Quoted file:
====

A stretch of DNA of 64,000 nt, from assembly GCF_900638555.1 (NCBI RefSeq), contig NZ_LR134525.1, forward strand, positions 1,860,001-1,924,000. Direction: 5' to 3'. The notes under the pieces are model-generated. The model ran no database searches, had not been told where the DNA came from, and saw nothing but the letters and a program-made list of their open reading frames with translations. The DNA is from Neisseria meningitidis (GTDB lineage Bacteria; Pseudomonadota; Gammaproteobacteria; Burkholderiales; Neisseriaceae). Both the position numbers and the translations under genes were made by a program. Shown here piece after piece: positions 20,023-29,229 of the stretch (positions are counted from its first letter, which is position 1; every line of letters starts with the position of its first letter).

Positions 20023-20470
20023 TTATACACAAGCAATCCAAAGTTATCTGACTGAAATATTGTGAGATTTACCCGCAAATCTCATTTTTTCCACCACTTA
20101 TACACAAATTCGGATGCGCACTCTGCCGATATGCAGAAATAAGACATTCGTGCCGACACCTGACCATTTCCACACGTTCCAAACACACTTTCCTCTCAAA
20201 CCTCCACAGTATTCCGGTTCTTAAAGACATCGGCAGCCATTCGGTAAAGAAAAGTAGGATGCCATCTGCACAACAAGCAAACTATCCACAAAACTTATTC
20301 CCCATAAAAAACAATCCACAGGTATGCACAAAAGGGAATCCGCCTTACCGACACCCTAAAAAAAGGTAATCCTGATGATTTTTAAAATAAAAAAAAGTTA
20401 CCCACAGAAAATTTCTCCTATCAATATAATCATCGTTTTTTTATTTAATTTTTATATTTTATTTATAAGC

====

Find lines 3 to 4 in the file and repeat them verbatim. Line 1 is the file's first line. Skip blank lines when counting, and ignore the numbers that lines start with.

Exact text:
20023 TTATACACAAGCAATCCAAAGTTATCTGACTGAAATATTGTGAGATTTACCCGCAAATCTCATTTTTTCCACCACTTA
20101 TACACAAATTCGGATGCGCACTCTGCCGATATGCAGAAATAAGACATTCGTGCCGACACCTGACCATTTCCACACGTTCCAAACACACTTTCCTCTCAAA